It would be a pity if this interesting, humane, and practical book were read only by parents of recently bereaved children--for two reasons. First, the book is about grief in a broad sense. Its lessons apply not only to the child whose pet, aunt, or parent has died, but also to the child whose parents have divorced, who has suffered a debilitating injury, or who has experienced other forms of traumatic loss. Second, let's face it: every child will suffer a loss at some point, so it behooves parents to be prepared in advance. As the authors say, "our task as parents is to prepare our children to deal with the experiences they will have."
It's unfortunate that the book has what might be considered a common structural flaw in self-help books. All of Part I (about 50 pages) is devoted to examining various myths about grieving and mistakes in dealing with it--for example, that the griever should keep busy and try not to feel bad. This is "good advice about bad advice," but it leaves the reader wondering why the authors didn't choose to get on with the plain old "good advice" on page 1. By Part II, it's already clear which coping techniques the authors will recommend. It would have been better to start there. --Richard Farr --This text refers to an out of print or unavailable edition of this title.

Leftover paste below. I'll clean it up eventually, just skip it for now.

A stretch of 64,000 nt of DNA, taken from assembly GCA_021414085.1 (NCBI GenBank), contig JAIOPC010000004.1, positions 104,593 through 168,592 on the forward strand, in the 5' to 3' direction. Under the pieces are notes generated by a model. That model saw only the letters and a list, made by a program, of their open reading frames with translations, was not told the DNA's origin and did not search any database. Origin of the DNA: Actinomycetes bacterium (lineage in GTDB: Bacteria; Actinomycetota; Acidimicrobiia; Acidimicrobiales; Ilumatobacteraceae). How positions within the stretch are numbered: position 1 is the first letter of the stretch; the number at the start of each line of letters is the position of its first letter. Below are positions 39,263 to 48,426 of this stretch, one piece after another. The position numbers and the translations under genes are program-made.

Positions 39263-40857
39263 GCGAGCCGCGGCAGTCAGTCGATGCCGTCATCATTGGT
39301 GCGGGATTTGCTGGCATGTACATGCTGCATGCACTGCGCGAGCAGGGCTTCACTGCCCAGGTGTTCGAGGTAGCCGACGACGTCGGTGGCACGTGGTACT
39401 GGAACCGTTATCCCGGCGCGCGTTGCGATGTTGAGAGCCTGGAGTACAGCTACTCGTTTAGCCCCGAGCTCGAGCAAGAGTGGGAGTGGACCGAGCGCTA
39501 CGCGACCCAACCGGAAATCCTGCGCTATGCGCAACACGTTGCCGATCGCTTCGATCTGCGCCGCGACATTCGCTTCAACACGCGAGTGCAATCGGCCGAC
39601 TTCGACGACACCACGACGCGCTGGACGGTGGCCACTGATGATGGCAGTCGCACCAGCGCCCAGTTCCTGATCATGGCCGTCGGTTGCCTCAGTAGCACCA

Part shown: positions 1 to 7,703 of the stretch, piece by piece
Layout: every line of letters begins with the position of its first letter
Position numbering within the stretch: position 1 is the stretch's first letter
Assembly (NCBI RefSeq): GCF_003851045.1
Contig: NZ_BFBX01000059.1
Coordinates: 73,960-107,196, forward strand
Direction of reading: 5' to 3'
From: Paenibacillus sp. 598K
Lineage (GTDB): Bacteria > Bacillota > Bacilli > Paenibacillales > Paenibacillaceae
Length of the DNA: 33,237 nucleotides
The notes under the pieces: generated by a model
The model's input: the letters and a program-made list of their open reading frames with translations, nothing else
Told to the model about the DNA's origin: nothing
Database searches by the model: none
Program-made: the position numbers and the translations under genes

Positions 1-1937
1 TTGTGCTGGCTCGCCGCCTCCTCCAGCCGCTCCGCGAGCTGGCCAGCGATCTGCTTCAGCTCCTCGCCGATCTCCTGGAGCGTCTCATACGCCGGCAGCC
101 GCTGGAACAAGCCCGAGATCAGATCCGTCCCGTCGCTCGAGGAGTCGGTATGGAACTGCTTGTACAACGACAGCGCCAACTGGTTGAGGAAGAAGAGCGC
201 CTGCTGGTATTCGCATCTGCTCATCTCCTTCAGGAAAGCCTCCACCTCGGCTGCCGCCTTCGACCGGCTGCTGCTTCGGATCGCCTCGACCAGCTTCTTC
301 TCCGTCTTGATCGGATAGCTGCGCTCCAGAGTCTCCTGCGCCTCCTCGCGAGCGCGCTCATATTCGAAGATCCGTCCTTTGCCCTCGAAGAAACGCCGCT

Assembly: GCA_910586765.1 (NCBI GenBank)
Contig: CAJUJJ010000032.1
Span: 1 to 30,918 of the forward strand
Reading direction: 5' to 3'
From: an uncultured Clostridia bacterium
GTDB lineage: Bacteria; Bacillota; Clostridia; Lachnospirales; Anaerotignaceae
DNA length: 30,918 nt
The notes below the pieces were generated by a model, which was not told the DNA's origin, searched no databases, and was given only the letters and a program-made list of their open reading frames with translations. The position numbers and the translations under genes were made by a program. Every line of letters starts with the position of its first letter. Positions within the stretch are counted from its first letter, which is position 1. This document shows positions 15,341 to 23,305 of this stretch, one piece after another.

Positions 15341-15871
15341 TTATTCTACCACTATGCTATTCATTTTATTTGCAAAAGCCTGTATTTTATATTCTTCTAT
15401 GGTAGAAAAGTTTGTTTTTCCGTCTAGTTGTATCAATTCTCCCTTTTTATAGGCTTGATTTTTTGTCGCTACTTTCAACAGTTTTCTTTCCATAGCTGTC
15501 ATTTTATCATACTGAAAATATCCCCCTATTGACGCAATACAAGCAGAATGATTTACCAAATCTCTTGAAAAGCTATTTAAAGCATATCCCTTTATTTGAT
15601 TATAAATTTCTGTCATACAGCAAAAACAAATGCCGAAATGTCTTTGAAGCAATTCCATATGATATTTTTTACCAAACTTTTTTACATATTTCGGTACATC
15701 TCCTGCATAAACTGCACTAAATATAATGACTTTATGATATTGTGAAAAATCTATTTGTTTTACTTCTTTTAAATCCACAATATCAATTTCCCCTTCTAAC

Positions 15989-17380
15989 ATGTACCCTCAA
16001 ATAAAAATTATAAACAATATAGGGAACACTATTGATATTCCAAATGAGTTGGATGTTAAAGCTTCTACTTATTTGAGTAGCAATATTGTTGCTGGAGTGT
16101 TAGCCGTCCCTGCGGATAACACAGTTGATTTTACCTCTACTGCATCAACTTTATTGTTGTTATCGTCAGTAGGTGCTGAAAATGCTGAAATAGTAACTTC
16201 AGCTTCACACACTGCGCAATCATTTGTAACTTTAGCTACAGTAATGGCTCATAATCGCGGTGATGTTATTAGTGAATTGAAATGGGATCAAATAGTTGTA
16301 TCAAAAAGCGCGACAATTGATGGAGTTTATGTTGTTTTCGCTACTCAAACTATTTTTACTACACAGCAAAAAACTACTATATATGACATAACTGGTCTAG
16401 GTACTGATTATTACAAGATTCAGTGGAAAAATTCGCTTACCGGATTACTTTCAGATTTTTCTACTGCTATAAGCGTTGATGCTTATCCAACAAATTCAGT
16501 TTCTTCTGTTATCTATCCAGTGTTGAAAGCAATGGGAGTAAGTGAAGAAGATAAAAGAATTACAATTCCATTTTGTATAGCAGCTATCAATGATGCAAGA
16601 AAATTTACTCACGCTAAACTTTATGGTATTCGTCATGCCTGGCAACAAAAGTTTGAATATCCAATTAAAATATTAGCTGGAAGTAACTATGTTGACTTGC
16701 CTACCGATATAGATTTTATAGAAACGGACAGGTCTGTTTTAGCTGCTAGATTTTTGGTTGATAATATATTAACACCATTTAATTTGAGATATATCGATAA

Coauthors of The Grief Recovery Handbook, John W. James and Russell Friedman join with psychotherapist Leslie Landon Matthews to present When Children Grieve: For Adults to Help Children Deal with Death, Divorce, Pet Loss, Moving, and Other Losses. This compassionate manual addresses the nature of grief, purges common myths the worst of which, the authors claim, is that time heals all wounds (only small, positive actions can heal a person, insist James, Friedman and Matthews) and encourages adults to adopt a more healthy approach to grief themselves, so that they, in turn, can help children.
Copyright 2001 Cahners Business Information, Inc.--This text refers to an out of print or unavailable edition of this title. See all Editorial Reviews
This made a lot of sense, but I felt it could have been about half the size.Published 1 month ago by Granover
I read this book over 14 years ago when my younger brother passed away leaving a wife and 3 young children 10 and under. It left a lasting impression upon me. Read morePublished 2 months ago by Arlene
I work with parents who have lost a child, and this book has proven invaluable, both for my understanding as well as for parents' coping.Published 8 months ago by Kathy Davis
This book was required for a class I recently attended as a CASA (Court Appointed Special Advocate for Children). It doesn't only deal with death but any loss suffered by a child. Read morePublished 12 months ago by MommaG
What is missing is how to talk directly to the child. Too much focus on the parent and how the parent is grieving and what the parent is teaching the child by example.Published 14 months ago by Lynne Castle